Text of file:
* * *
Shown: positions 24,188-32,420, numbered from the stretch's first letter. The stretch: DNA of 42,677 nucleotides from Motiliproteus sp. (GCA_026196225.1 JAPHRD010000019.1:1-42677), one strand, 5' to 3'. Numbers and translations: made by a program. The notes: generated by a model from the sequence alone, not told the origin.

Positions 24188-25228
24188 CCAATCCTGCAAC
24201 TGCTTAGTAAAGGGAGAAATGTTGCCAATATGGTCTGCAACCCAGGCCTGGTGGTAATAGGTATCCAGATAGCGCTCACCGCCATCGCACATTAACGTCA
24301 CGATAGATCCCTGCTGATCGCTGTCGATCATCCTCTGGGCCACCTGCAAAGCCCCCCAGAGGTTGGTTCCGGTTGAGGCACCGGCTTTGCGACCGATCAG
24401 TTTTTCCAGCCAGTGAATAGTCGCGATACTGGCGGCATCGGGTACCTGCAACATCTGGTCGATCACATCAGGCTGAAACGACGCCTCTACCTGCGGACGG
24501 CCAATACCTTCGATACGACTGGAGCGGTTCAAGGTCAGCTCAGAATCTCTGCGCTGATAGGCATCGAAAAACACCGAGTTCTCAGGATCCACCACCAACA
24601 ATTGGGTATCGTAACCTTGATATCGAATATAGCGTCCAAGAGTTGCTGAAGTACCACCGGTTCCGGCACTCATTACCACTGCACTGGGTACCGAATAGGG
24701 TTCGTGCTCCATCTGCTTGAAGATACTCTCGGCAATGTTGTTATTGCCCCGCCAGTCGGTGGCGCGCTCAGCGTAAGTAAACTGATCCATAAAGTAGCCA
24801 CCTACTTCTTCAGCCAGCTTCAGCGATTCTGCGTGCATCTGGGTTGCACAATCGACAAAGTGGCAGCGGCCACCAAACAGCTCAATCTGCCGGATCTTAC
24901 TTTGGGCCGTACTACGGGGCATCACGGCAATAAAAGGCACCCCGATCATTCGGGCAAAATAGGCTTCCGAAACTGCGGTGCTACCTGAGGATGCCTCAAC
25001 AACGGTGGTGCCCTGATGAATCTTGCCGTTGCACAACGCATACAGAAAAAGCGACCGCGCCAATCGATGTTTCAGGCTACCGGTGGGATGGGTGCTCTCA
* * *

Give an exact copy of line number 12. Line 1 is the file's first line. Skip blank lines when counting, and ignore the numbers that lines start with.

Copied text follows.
25001 AACGGTGGTGCCCTGATGAATCTTGCCGTTGCACAACGCATACAGAAAAAGCGACCGCGCCAATCGATGTTTCAGGCTACCGGTGGGATGGGTGCTCTCA